Tags: Health Topics | Alzheimer’s | Amyloid Plaques | Protein Plaques | Elderly

New Test Detects Early Alzheimer's

New Test Detects Early Alzheimer's

(Dreamstime)

By    |   Monday, 07 November 2016 03:52 PM

Researchers have developed a new weapon in the fight against Alzheimer's — and it's a far better early detector. The chemical detects much smaller protein plaques associated with Alzheimer's disease, making early detection possible. So far tests have been done on mice, but an application for human studies has already been submitted for approval.

The chemical, called Fluselenamyl, was developed by researchers at Washington University School of Medicine in St. Louis. Their results were published in the journal Scientific Reports.

The protein plaques associated with Alzheimer's, amyloid plaques, are one of the most visible signs in the brains of people with the disease. The neurons near these protein plaques are often dead or damaged, and this loss of brain cells is thought to be responsible for the ensuing memory loss and confusion experienced by Alzheimer's patients.

These plaques can appear loose or in packs. The compact kind has long been associated with the disease, and the more loose plaques were thought to be benign, since they can be found in the brains of elderly people without any symptoms of Alzheimer's disease. But lead researcher Vijay Sharma, Ph.D., a professor of radiology, neurology and biomedical engineering, and the study's senior author, is among doctors who believe even loose plaques are indicative of Alzheimer's — in fact, they believe the plaques mark the earliest stages of the disease.

The problem with identifying the compact forms of plaque is that they appear after brains have already been significantly damaged. The new chemical detects the loose form of these plaques — before significant damage. This could pave the way for better treatment options.

"It is a relatively underexplored area in the development of Alzheimer's pathology," Sharma said. "Since current approved agents don't detect diffuse plaques, there is no reliable noninvasive imaging tool to investigate this aspect in animal models or in patients. Our compound could be used to study the role of diffuse plaques."

Using human amyloid beta proteins, Sharma's team showed that Fluselenamyl bound to the proteins up to 10 times better than any of the current FDA-approved methods. Fluselenamyl detected much smaller clumps of the protein, indicating that it may be able to detect the brain changes associated with Alzheimer's disease earlier.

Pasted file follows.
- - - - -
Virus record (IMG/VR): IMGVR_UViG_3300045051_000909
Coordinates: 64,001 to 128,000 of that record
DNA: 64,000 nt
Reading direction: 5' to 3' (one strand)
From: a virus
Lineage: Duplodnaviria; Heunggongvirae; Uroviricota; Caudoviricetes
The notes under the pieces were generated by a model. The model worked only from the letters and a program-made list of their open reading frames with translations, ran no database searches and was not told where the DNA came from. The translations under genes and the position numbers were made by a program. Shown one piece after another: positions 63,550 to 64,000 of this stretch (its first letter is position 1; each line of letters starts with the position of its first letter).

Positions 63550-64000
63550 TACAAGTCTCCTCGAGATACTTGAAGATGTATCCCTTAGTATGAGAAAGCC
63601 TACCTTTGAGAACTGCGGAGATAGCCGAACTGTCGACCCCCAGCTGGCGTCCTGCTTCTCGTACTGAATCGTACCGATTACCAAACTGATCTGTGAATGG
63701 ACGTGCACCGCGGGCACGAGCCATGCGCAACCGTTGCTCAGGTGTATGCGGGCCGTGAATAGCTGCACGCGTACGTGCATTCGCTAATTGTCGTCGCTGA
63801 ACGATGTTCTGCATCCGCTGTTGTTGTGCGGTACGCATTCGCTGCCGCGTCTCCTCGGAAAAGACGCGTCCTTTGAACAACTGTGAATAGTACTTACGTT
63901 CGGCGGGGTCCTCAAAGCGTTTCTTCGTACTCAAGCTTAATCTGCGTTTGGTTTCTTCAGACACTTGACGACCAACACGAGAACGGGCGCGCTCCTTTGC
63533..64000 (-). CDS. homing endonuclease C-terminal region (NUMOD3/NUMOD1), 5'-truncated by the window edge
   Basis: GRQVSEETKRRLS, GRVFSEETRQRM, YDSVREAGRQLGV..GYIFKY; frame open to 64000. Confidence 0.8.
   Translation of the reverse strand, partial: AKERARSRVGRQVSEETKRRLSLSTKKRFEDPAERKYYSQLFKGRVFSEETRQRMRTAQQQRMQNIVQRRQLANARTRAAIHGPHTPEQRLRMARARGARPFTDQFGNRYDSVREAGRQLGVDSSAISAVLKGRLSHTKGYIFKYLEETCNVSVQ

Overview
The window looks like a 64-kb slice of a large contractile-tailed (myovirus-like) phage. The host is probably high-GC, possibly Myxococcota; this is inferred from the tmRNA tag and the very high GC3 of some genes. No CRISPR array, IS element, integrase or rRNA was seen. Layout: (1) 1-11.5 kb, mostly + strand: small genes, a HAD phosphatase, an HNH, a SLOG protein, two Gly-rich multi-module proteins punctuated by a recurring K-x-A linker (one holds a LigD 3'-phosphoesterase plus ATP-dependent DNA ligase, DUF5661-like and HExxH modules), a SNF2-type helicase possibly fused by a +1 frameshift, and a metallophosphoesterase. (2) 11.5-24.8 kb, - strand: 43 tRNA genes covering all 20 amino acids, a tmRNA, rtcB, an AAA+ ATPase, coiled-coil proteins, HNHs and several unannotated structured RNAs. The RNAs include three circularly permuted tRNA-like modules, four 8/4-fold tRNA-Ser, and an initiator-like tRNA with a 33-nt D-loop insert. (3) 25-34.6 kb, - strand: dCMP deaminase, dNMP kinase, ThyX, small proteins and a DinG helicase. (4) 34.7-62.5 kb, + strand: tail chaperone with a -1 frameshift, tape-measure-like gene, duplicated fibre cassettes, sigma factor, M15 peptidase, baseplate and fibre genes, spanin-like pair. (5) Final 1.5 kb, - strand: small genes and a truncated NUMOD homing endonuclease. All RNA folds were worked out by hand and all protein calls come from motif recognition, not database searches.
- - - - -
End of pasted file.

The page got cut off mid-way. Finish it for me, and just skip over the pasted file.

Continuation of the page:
To make their determination, the researchers used the compound to stain brain slices from people who had died of Alzheimer's disease and, as controls, people of similar ages who had died of other causes. The brain slices from the Alzheimer's patients, but not the controls, were identified as containing plaques.

"A huge obstacle with existing state-of-the-art agents approved for plaque detection is that they tend to bind indiscriminately to the brain's white matter, which creates false positives on the scans," Sharma said. A similar experiment comparing mice genetically predisposed to the plaques with normal control mice showed the same pattern of high sensitivity for the plaques and low binding to healthy white matter. When the team injected Fluselenamyl into mice, the compound was shown to cross the blood-brain barrier, bind to any plaques in their brains and was detected by PET scans. In mice without plaques, the compound was flushed from the brain and excreted from their bodies.

Testing in human patients is next. Sharma already has submitted an application to the National Institutes of Health (NIH) for a Phase 0 trial, which involves a low dose given to a small number of people to learn how it will be processed in the body and how it affects the body.

"Ideally, we'd like to look at patients with very mild symptoms who are negative for Alzheimer's by PET scan to see if we can identify them using Fluselenamyl," Sharma said. "One day, we may be able to use Fluselenamyl as part of a screening test to identify segments of the population that are going to be at risk for development of Alzheimer's disease."

 

 

 

 

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Researchers have developed a new weapon in the fight against Alzheimer's — and it's a far better early detector. The chemical detects much smaller protein plaques associated with Alzheimer's disease, making early detection possible.
Alzheimer’s, Amyloid Plaques, Protein Plaques, Elderly
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2016-52-07
Monday, 07 November 2016 03:52 PM
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